Summing it Up...
Now, that I'm way on the wrong side of sixty, I feel that being true to self is important. "I yam, what I yam." Kindness and smiles are to be given away. Women are strong. Men are more vulnerable than we believe. Husbands may come and go...but one thing I know for sure is that I will NEVAH live without a corgi or coffee in my life if I can prevent it. Come piles of dog fur or hot water!
Thursday, March 06, 2008
Tin Can Tourists....
Don't you just love that term for rv'ers? I saw it in the Tampa Tribune today as we read over coffee and cokes in McDonald's, reading newspapers left by others, on a rainy afternoon. We felt guilty sitting there, watching the rain, then had to laugh that many others, with gray hair too, were doing the same thing!
We've been walking the dogs around the fenced outer perimeter of the rv park several times a day for their doo-doo run, and Jim noted the sandy piles pushed up against the fence with big holes that looked like dens. He said they looked like gopher tortoise burrows. Lo' and behold we saw one, about 10 inches in diameter, up close and personal. Jake was totally intrigued and the tortoise made his way to the black hole of his home, and slid on in, leaving us (his personal nightmare) behind. We saw a much smaller one down the row of pushed up sand. I think we counted 8 or 9 burrows today, with 4 or 5 of them being actively used.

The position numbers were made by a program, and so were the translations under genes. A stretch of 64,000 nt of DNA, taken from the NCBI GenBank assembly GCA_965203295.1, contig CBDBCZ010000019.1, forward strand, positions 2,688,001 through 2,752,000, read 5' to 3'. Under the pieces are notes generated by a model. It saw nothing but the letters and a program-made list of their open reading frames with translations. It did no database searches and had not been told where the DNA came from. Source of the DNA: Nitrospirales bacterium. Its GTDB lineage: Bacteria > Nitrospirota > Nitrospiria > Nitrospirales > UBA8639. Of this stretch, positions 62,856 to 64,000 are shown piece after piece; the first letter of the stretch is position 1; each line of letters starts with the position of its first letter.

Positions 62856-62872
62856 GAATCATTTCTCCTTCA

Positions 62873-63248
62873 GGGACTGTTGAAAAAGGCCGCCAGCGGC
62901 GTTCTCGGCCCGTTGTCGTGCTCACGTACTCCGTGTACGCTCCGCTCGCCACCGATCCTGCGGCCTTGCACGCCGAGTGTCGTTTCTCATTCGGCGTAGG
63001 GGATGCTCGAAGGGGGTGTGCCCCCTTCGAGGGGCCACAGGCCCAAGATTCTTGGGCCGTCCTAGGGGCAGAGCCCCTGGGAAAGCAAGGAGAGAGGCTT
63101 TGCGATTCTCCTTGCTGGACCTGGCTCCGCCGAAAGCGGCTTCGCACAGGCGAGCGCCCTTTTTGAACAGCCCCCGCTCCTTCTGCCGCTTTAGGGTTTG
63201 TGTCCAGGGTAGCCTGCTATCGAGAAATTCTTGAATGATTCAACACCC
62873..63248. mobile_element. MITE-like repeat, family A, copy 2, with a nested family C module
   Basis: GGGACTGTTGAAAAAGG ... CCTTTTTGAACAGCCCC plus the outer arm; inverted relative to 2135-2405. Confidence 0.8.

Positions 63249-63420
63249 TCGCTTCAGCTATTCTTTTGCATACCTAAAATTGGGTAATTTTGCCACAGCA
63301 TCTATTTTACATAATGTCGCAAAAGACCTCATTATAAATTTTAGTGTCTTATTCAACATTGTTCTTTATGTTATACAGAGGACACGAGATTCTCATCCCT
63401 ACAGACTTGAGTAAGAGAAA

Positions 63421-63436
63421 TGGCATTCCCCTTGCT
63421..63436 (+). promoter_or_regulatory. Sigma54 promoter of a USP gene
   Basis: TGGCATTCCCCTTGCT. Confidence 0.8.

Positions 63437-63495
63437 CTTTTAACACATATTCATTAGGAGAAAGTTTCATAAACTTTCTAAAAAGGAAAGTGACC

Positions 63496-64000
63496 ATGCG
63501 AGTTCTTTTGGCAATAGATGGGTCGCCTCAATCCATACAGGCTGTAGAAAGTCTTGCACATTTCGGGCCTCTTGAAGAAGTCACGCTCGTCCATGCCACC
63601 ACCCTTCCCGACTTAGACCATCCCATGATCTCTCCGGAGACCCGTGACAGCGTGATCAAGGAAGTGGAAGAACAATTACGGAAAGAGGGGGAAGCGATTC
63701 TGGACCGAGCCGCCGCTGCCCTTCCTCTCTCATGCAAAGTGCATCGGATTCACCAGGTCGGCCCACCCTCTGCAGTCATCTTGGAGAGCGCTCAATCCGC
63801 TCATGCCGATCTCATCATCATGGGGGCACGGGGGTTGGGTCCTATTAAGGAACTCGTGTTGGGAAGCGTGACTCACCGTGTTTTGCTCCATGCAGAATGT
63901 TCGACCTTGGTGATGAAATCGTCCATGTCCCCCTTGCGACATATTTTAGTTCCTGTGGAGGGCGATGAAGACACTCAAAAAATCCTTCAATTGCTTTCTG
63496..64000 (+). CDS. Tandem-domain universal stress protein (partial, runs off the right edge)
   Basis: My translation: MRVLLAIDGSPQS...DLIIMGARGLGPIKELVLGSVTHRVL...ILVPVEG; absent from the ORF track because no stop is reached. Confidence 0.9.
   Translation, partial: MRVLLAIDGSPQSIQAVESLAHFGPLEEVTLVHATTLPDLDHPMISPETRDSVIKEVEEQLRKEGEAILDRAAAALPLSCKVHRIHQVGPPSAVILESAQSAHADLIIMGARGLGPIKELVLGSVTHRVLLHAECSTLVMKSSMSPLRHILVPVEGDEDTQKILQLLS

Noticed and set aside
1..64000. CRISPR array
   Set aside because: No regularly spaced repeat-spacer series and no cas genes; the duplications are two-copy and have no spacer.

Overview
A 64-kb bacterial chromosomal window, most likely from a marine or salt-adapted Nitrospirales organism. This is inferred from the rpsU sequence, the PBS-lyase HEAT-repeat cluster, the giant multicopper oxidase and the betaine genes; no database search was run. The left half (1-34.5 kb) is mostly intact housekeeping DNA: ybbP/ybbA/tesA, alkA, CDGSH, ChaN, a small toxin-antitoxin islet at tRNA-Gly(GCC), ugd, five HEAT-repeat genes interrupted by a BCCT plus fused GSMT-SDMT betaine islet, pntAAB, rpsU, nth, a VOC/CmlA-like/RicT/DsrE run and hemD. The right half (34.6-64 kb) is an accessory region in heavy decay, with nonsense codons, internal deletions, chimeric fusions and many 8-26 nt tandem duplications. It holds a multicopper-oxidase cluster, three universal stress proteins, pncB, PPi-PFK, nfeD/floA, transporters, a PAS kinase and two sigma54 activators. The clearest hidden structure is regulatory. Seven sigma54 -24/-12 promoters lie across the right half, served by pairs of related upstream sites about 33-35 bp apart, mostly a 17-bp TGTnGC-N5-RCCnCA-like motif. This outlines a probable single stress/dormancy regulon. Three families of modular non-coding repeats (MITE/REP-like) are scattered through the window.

Gopher Tortoise are the only native tortoise to the United States. They're found in the southeastern states; in north and central Florida, where there is dry, deep, sandy soil. They dig burrows up to 30 feet long, and 12 feet deep. These burrows become a haven for many other animals too. Raccoons raid the burrows for the ping pong sized eggs of the tortoise. The tortoise can have a diameter up to a foot, and weigh as much as 29 pounds! They eat grass and weeds, and have front legs that are strong, shovel-like, and perfect for digging. It's been fun to see them on our dog walks.
The squirrels chase each other round and round the base of the live oak, and acorns plunk on the rv roof. Bright red cardinals and doves grace us with their beauty. It's nice here in the very back row, and we're so happy we were able to move off the busy road with no shade, or nature near us.
Yesterday, we spent the day at Lazy Days, one of the largest RV dealers in the nation, for necessary rv repair work. The front two hydraulic jacks were leaking, and they replaced the solenoids. Our Hoosier Winnebago pals were there, and we all shared the free lunch that Lazy Days gives daily, five days a week. Jim even attended a free seminar on Cummins engines. The dogs and I sat (me on a lawn chair and they on cushy St. Augustine grass) under a shady live oak tree in the parking lot with a blue sky above, waving to all the rv'ers coming in and out. I would never do this in Indiana!!